What to do in Venice ? There are so many things to do in Venice: sightseeing, taking a gondola ride, shopping. At the end of the day even the fittest tourists feel exhausted. That is when you should try one of the authentic Venice experiences: aperitivo and cicheti.
At the end of the day locals head to their favourite bàcari, the strong-holds of authenticity, small back-street bars that offer good wine and tasty snacks (“cicheti”). Venice is notorious for bad food served in overpriced restaurants by rude waiters. However, you will forget about those tourist traps as soon as you take a bite of cicchetti. The best way to experience the aperitivo and cicheti is to set on a bar crawl, or, as they say in Venice on “giro di ombre”.
Ombra, a small glass of simple Venetian wine, is served with a wide variety of snacks and each bar has their own selection.
La Cantina (Cannaregio, Calle San Felice, 3689, Campo San Felice) is known for its fantastic seafood snacks: oysters, raw salmon, tuna and sea bass bites are served with tomatoes. They also have a great choice of about 30 wines. Don’t expect to see a menu in English or any menu at all!
Alla Vedova Ca’ d’Oro (Cannaregio, Calle del Pistor, 3912, Ramo Ca’ d’Oro) is said to be the best place to gorge on delicious hot meatballs. If you want to have a full meal sit at one of the old-fashioned wooden tables. Otherwise just stay at the bar and wait your turn to grab piping hot, just off the stove pork polpetti (meatballs).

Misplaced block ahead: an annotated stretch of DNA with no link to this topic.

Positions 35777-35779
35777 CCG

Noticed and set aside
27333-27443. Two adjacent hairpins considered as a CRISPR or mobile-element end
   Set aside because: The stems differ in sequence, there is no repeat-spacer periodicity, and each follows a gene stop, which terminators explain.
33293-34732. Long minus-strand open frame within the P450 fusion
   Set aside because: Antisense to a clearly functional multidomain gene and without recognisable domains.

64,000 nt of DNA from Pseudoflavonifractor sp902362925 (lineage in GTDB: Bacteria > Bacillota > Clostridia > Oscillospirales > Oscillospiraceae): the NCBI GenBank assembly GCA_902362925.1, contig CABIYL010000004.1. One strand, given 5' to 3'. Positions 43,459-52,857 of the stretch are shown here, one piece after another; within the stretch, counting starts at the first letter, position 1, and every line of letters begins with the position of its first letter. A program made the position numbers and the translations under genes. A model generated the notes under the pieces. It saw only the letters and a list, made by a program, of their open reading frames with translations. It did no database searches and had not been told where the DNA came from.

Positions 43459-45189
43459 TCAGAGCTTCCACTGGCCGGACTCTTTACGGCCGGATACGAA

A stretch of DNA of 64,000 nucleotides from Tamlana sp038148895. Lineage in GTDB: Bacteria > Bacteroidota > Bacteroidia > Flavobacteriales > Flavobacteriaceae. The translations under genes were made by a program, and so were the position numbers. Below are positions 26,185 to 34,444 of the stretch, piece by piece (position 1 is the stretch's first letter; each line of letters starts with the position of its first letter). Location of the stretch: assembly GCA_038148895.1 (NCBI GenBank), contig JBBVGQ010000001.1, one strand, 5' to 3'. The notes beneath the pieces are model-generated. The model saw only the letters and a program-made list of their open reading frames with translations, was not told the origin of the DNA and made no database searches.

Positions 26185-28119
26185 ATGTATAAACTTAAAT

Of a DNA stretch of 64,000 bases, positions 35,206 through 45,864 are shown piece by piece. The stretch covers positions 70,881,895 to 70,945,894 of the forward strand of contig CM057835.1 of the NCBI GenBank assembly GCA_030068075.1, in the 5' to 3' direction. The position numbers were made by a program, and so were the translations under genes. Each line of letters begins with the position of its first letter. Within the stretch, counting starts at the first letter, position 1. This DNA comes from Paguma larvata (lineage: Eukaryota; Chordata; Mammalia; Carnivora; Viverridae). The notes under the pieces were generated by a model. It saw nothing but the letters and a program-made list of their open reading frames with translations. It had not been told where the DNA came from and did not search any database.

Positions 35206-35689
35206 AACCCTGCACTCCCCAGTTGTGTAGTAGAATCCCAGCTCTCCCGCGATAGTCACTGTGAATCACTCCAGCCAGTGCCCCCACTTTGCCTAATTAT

Bar ai Nomboli (San Polo, Calle dei Nomboli, 2117c) is one of the best places to have panini, small hot and cold sandwiches. Try the one with sword fish and you will not want to leave!
The tiny Bacaro Risorto (Castello 4700, Fondamenta Osmarin) is just a stone’s throw away from the San Marco Square. Only a couple of seats here but their fried baccalà and marinated fried sardines (“sarde in soar”) are absolutely to die for.
Cantina Do Mori (San Polo, Calle dei Do Mori, 429) is one of the oldest bacari in Venice and legend has it that Casanova himself frequented this establishment to fill up on wine and snacks before setting off to seduce another beauty. Try salted artichokes (“carciofi al sale”), raw meat bites or egg-plant with parmesan (“melanzane alla parmigiana”). The locals here are very fond of “Francobollo”, a little sandwich with salami, gorgonzola and radicchio.
The price of cicheti is absolutely non-Venetian: from 1-3 euro per piece, and for 15 euro you can have a plateful of local fresh food with one-two glasses of red wine. So here is the answer on what to do in Venice !
Photos from Flickr by: Renée Suen, Javier Lastras, Eric Parker.